A First-Time Digital Storytime Experience, by Allison Tran
The first time I saw digital storytime in action, I was amazed to see how effectively we can engage an audience with a book app. I realized that the presentation style and level of audience involvement isn’t necessarily any different from “traditional” storytime– it’s just that the book is so much more visible. Watching an expert share a book app was like a lightbulb going off in my head, and the first time I actually got to try it myself was most definitely another lightbulb experience. But I’m not going to lie: it was also AWKWARD.
Despite the fact that I’ve done storytime with print books for seven years, despite the fact that I’m comfortable in front of a crowd, despite the fact that I’m a regular iPad user—wow, attempting to manipulate the iPad while referring to the screen while interacting with the audience was more challenging than I expected.
The video in this post shows me sharing the book app of Barnyard Dance by Sandra Boynton in a digital literacy training, and it’s basically a cold reading. I’m familiar with the print version of this book, but I’d only seen the app version once, very briefly. And suddenly I was volunteering to get up in front of my colleagues and present it as if I had any idea what I was doing.
So, what did I take away from this first attempt? Learning to use apps in storytime is a process—one that takes practice and thoughtful preparation. The actual experience was exhilarating, slightly disorienting, and fun. There were moments where I felt like, “Oh! Okay, I’ve got this!” and other moments where I felt like, “What am I doing up here? Where should I swipe? Where should I look?” There’s a lot to think about: managing the device, referencing the screen, interacting with the audience—and, of course, remembering to smile! More than anything, I felt like this skill could only get better with practice, so I kind of wanted to try again immediately after finishing the story.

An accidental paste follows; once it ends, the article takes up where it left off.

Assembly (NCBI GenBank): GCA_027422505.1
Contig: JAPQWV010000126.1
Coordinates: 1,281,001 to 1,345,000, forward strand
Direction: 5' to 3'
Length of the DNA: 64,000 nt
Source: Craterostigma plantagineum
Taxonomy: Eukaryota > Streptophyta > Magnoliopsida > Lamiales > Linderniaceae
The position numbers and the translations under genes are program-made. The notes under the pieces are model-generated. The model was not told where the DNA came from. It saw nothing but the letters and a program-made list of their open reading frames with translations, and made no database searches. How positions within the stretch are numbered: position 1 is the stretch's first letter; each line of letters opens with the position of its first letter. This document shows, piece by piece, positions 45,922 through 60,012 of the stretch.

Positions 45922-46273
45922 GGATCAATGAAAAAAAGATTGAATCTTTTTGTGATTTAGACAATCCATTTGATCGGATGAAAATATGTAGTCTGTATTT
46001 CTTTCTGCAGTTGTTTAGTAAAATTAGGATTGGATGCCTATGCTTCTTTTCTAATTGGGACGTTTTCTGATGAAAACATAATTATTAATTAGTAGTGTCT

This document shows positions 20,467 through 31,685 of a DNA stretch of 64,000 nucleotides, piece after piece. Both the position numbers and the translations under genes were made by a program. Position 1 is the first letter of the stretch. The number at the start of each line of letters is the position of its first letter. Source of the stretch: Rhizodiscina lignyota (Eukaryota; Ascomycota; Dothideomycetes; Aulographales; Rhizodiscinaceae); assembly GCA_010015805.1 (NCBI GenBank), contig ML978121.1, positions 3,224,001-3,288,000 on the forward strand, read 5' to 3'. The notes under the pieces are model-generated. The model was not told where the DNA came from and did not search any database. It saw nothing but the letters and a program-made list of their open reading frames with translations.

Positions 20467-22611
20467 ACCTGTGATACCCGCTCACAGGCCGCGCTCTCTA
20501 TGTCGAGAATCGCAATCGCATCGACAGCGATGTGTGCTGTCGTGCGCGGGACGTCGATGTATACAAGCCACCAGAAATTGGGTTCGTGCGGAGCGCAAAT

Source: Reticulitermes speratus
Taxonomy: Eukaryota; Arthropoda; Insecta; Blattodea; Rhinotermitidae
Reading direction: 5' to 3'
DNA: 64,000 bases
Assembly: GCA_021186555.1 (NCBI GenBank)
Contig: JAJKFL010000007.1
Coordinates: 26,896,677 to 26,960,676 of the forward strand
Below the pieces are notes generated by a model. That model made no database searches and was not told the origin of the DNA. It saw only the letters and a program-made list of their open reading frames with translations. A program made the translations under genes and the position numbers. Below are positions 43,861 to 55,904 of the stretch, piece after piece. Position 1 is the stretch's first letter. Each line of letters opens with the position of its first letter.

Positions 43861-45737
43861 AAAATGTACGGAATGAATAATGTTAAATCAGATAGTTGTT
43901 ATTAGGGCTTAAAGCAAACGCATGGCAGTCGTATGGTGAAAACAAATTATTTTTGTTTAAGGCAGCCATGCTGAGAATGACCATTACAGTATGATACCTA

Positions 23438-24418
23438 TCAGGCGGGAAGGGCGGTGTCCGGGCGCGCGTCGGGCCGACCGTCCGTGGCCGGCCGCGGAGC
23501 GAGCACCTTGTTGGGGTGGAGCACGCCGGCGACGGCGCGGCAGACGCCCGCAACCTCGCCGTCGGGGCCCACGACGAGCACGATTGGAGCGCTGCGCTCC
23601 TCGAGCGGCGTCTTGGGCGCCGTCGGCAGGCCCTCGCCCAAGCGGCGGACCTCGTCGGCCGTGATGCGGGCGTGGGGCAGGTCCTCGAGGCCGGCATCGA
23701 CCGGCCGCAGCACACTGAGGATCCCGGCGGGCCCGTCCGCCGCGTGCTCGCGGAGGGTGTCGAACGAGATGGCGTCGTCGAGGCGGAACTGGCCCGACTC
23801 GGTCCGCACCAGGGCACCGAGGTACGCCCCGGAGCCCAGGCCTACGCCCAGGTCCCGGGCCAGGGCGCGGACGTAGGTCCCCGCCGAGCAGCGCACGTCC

Even though I cringe seeing myself on video, I think this video will be essential in my journey to becoming adept with this new format. Watching it, I see that I’m not quite as awkward as I felt, but there are definitely aspects of my performance I can work on. Here’s my personal critique:
* I need to work on getting my head out of the device and making more eye contact with the audience.
* I would definitely be more familiar with the app I’m sharing before presenting it in a real storytime. I would practice enough to know exactly where on the screen to swipe to turn the pages, and would test out all of the app’s interactivity to have a solid idea of which bells and whistles I want to share and which ones I want to skip.
* I used the app’s background music to emphasize the fun you can have with rhythm and pacing.
* I got the audience involved.
* I created a teaching moment when I accidentally prompted the narrator to say a vocab word–I didn’t mean to pull it up, but I explained to the audience what had happened and moved on.
* There were a few pages where the interactivity I expected simply didn’t happen. User error? Probably. But rather than fuss with it, I just kept going. Hopefully nobody was the wiser!
Let me admit something to you about myself: I’m a perfectionist. The idea of sharing with the world something less than completely put-together is scary to me. This video of my first attempt at digital storytime is–well, it’s not a shining example of best practices. It’s a glimmer. It’s a hope. So, I sincerely hope that I can share with you another video in a few months that shows me more confident, more practiced, more polished.
Do you use ebooks or apps in your storytimes? How did you feel the first time you tried it? What helped you build confidence?Allison Tran, Mission Viejo Library ~*~
Little eLit is a collaborative think tank of professionals thinking about the topic of young children, new media, and libraries. Individuals who share their viewpoints, experiences, and presentations in Little eLit blog posts are expressing their personal views and do not represent Little eLit as a whole.